feminist math (the opposite of a clickbait title)

I'm a homemaker. And I work really, really hard.

UGH, CUT. Just stop.

It annoys me so much that I feel like I have to assert that I work hard.

Because that statement (YesI'm a stay-at-home mom and it really is the hardest, best job I've ever had) feels like my armor against:

a) disapproval (Is that because you didn't want a real job?)

b) pity (I'm sorry - you must be so bored and frustrated.)

c) eye-rolling boredom (Aaaaand you'll be telling me how hard and rewarding it is, in 3... 2...)

d) patronizing amusement (And you have a blog? And you volunteer! Well, good for you! You're really staying busy, aren't you!)

Any way you slice it, I'm not sure that I can think of another job that inspires so little curiosity at an adult cocktail party. Accountants of the world, I know you feel me.

Honestly, it's fine. It's an easy pre-screening system. If I see disapproval, pity, boredom, or "that's so cute!" cross your face when I tell you what I do for a living, then I know. Alright, thanks, good talk.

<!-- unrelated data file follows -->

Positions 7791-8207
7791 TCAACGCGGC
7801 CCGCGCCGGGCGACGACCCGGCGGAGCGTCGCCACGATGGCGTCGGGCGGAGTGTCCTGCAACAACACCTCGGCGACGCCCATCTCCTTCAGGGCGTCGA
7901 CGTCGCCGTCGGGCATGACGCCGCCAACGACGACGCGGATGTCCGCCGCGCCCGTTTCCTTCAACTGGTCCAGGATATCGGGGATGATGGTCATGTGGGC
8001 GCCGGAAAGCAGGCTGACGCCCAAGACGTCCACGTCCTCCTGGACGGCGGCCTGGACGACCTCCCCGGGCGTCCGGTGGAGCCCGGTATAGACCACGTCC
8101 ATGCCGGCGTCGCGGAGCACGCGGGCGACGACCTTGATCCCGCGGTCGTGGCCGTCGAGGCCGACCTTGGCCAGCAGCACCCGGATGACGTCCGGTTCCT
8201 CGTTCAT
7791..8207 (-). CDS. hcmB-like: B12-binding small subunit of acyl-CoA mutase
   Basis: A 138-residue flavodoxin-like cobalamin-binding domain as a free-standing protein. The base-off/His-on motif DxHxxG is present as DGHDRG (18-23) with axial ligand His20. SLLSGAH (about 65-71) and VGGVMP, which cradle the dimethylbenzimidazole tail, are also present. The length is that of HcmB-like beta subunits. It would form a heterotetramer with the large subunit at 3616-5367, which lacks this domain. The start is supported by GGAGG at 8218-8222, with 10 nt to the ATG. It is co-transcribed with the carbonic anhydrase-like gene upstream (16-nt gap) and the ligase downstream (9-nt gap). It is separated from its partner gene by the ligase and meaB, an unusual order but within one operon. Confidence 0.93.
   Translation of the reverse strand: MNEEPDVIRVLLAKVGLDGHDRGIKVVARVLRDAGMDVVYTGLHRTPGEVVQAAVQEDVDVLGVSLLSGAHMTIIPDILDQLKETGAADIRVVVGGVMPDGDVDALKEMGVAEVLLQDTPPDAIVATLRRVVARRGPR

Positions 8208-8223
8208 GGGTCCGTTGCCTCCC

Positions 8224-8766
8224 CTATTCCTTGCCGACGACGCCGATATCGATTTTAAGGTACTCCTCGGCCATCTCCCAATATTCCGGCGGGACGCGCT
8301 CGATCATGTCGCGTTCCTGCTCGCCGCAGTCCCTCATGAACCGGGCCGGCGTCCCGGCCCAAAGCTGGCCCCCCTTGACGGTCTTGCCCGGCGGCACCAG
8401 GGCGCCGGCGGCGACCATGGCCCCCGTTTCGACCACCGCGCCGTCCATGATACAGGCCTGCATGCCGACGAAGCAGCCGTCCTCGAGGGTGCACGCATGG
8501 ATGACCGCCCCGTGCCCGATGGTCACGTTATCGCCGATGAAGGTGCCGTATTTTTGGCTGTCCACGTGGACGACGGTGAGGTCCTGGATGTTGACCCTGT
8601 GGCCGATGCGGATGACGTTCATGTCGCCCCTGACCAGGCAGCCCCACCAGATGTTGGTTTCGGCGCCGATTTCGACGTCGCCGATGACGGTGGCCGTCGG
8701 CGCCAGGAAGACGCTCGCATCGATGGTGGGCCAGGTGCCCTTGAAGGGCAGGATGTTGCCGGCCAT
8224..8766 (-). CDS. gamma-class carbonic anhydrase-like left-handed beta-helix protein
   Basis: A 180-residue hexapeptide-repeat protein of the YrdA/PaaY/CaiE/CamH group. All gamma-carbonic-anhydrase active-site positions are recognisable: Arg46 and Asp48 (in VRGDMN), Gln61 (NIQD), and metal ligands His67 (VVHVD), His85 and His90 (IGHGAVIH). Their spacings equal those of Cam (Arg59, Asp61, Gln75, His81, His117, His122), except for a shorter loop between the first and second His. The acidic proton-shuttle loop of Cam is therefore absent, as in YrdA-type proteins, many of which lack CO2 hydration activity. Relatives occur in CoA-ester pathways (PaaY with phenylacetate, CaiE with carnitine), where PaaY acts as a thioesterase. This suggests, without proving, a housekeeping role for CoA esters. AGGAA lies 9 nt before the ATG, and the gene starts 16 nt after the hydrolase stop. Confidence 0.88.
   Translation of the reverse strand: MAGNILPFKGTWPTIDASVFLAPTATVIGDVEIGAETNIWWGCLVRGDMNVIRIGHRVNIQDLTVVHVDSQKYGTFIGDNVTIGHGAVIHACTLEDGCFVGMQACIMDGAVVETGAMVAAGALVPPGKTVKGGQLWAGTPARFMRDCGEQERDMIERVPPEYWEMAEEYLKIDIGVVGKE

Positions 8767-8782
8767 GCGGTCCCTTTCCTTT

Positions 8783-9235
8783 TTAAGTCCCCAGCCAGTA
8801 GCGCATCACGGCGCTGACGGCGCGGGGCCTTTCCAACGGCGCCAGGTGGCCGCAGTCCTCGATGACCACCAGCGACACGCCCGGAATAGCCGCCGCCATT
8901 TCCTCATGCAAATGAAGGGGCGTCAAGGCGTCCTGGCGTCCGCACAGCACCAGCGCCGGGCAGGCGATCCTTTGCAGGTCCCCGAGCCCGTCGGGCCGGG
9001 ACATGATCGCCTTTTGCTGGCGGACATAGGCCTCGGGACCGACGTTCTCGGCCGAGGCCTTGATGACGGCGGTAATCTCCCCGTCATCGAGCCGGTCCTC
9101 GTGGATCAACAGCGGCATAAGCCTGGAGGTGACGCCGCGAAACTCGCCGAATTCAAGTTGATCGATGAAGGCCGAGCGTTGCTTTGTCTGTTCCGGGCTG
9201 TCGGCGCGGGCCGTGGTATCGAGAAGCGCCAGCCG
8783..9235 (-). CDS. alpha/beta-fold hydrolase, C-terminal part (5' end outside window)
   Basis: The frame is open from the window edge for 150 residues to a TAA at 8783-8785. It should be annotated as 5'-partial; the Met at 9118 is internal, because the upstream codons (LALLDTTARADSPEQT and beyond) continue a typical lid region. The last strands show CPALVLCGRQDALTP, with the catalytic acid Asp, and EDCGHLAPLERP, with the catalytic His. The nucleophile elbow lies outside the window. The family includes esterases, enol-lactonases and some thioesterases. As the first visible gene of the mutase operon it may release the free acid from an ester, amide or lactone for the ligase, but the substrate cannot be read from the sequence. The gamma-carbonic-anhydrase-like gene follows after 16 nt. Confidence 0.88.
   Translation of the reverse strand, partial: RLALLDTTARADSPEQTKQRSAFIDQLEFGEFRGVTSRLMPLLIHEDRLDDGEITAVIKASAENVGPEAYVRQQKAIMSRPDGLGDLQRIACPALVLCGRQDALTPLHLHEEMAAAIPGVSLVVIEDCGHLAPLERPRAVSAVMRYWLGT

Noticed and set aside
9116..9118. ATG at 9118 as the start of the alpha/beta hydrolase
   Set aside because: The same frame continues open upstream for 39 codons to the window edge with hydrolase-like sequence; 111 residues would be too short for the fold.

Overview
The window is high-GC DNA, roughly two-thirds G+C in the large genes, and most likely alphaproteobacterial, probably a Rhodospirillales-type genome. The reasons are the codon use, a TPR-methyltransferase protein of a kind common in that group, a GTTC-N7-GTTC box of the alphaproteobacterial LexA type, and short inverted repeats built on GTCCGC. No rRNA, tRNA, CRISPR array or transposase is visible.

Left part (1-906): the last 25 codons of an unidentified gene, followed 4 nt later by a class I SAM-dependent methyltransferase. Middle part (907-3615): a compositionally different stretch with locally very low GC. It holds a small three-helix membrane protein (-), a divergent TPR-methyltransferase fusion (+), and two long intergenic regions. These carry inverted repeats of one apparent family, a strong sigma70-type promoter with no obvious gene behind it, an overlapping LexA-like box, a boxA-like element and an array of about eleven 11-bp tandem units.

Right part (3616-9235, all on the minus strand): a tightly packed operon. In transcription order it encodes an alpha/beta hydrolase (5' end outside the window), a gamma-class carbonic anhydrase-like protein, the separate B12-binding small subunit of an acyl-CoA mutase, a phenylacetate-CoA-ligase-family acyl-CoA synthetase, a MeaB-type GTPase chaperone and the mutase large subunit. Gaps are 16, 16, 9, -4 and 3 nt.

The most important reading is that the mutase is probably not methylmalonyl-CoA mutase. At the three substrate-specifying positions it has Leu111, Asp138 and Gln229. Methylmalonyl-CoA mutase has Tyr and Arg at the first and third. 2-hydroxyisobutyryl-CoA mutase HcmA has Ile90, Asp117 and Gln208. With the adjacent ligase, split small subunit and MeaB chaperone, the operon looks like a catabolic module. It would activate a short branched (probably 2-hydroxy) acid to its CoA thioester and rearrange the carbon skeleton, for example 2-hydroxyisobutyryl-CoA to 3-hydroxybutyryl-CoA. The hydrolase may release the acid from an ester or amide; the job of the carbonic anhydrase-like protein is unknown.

Do I see crab cakes over there? Won't you excuse me for a moment?

I don't get my dander up when acquaintances are disinterested in the saga of Chicken's potty training. Sometimes that shit is just not interesting, and that's totally cool.

But I DO get my knickers in a twist when some armchair pundit whips out the shovel and starts heaping yet another fresh load of manure on that dried-out cow pie: "stay-at-home moms are fine, they're just not feminists."

My knee-jerk response? "Well, your mom obviously wasn't."

But I'll try to be the bigger person here and unpack why it pisses me off so much that we're raising a generation of girls who believe that a woman has to tick a certain number of boxes that were drawn by other people without her input in order to be considered a success.

WAIT. DO I? Seriously? Do I still have to explain why it bothers me that we're determining the level of a woman's value by whether or not her choices conform to what the rest of the herd thinks is valuable?

What's that? I do?

Okay, after I'm done perhaps you can catch my follow-up lessons - "Squares: They Have Four Sides," and "When it Rains You Might Want an Umbrella, or You Will Get Wet." I'll call it my "Are You Fucking Kidding Me With This Lecture Series in Remedial Humanity."